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To the Island of the Gods

October 1, 2007

Rediff columnist Francois Gautier, a French writer and journalist based in India for the last 33 years, visited Indonesia recently and made a special journey to the island of Bali.

He offers his unusual impressions of this island, one of the country's 33 provinces, and famous for its temples and performing arts. Bali is a majority Hindu island in the world's most populous Muslim nation.

For a lover of India's spirituality, Hinduism in Bali represents a refreshing and wonderful experience. Balinese Hinduism is a Puranic one that came peacefully from India in the fourth century AD.

Because there was no real connection with India after the eighth century, it remained pure and was not diluted by the ritualism of the later Vedantic Indian period.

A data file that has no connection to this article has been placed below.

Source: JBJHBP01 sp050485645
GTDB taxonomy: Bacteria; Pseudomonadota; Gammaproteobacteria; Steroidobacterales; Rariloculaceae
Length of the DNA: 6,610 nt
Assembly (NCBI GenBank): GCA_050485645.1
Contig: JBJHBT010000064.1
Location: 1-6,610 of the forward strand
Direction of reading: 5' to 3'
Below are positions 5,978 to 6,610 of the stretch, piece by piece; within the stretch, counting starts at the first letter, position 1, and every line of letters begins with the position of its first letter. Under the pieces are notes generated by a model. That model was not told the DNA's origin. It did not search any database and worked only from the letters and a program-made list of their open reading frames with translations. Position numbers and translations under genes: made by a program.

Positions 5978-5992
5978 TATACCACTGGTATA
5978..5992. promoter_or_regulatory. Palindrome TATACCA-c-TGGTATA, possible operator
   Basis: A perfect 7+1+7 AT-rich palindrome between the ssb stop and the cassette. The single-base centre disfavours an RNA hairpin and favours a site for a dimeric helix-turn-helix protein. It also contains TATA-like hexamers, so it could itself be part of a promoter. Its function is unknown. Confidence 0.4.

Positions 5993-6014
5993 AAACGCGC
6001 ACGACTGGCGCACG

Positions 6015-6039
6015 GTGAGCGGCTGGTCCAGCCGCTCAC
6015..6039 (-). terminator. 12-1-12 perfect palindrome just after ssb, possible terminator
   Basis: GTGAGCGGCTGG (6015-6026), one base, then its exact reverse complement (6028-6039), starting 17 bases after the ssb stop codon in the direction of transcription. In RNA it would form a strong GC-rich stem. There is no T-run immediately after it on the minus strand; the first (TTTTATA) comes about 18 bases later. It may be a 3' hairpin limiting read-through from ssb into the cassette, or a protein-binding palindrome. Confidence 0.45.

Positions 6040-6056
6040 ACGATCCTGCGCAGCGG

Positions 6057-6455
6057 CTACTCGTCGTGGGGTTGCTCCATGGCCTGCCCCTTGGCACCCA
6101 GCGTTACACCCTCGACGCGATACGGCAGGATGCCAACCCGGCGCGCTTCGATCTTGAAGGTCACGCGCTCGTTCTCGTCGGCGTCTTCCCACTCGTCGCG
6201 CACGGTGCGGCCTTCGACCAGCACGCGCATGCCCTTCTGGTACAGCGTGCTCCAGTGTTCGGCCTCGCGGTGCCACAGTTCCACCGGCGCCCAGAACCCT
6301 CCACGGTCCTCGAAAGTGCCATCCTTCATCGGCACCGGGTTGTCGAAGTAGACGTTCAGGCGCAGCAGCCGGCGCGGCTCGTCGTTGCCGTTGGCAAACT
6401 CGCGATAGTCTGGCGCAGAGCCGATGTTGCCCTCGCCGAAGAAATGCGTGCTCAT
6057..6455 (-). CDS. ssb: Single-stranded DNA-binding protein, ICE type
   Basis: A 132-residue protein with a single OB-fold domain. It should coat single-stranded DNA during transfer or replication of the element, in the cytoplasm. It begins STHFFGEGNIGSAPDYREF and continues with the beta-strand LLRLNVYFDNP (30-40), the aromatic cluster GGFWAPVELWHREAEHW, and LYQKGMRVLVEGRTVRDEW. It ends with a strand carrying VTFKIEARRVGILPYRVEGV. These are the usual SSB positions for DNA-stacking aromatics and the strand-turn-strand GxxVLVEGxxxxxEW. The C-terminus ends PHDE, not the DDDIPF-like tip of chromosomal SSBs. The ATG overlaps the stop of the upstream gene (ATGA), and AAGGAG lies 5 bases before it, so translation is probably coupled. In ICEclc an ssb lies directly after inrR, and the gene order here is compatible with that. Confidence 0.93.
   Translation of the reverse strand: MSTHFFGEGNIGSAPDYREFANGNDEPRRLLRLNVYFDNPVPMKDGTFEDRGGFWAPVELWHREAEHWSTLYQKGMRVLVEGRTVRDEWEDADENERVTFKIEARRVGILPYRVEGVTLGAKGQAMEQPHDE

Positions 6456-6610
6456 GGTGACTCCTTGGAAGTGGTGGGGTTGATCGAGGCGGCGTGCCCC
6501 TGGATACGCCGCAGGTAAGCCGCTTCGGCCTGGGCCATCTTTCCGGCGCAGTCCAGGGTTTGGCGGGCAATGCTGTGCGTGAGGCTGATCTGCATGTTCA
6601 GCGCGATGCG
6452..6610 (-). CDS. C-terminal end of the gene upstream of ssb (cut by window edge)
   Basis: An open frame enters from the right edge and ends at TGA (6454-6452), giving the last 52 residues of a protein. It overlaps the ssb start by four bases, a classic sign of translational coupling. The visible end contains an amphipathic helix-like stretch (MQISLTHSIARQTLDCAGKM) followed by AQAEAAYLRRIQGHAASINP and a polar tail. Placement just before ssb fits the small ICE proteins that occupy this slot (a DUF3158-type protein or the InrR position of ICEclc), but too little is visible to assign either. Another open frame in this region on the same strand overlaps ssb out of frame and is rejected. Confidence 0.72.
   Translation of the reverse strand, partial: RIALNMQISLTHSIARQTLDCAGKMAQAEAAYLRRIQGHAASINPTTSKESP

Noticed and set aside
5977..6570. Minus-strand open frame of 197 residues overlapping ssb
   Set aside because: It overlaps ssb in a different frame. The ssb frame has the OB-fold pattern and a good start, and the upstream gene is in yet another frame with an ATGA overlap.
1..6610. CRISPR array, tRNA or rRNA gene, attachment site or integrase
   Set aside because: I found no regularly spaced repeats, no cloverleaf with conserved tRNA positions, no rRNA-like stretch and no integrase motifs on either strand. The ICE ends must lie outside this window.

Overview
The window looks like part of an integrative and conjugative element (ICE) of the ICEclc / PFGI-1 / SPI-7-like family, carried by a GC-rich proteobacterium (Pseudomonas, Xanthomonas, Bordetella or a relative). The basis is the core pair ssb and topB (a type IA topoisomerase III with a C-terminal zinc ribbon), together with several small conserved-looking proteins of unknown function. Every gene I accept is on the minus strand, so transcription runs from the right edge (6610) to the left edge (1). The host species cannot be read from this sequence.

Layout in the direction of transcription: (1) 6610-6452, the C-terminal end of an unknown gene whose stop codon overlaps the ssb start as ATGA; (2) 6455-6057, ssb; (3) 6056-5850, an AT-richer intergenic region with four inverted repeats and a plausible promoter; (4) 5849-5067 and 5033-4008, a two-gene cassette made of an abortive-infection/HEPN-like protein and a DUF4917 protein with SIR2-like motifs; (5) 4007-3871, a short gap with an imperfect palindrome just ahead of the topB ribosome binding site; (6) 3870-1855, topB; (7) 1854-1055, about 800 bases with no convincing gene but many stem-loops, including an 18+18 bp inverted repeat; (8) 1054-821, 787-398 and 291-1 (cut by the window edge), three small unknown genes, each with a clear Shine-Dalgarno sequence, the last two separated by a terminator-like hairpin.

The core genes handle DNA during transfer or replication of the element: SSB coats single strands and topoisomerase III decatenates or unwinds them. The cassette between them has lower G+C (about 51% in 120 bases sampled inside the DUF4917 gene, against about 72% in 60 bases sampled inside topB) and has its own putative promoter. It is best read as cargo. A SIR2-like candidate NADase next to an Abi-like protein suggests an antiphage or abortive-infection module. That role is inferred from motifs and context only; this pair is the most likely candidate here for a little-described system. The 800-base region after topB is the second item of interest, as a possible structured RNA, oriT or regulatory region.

Balinese Hindus worship one Supreme Divinity, although you do find many of the Hindu Gods -- Ganesh, Vishnu (called Wishnu), Shiva etc. There are women priests, something that is missing in modern Indian Hinduism. Homes are temples in themselves, which create strong family bonding.

When Balinese do go to temples, twice or three times a year, it is a marvellous informal, non-ritualistic ceremony, which has Buddhist (when Buddhism was not dissociated from Hinduism) and Tibetan similarities. Like the way women raise their hands over their heads, a flower in it, or how they stack food offerings (Tibet must have received some of the same influences as Bali from an ancient non self-centred Buddhism).

Image: Balinese Hindu devotees pray at the Jagat Natha temple in Denpasar, the capital of Bali.
Text: Francois Gautier | Photograph: Sonny Tumbelaka/AFP/Getty Images

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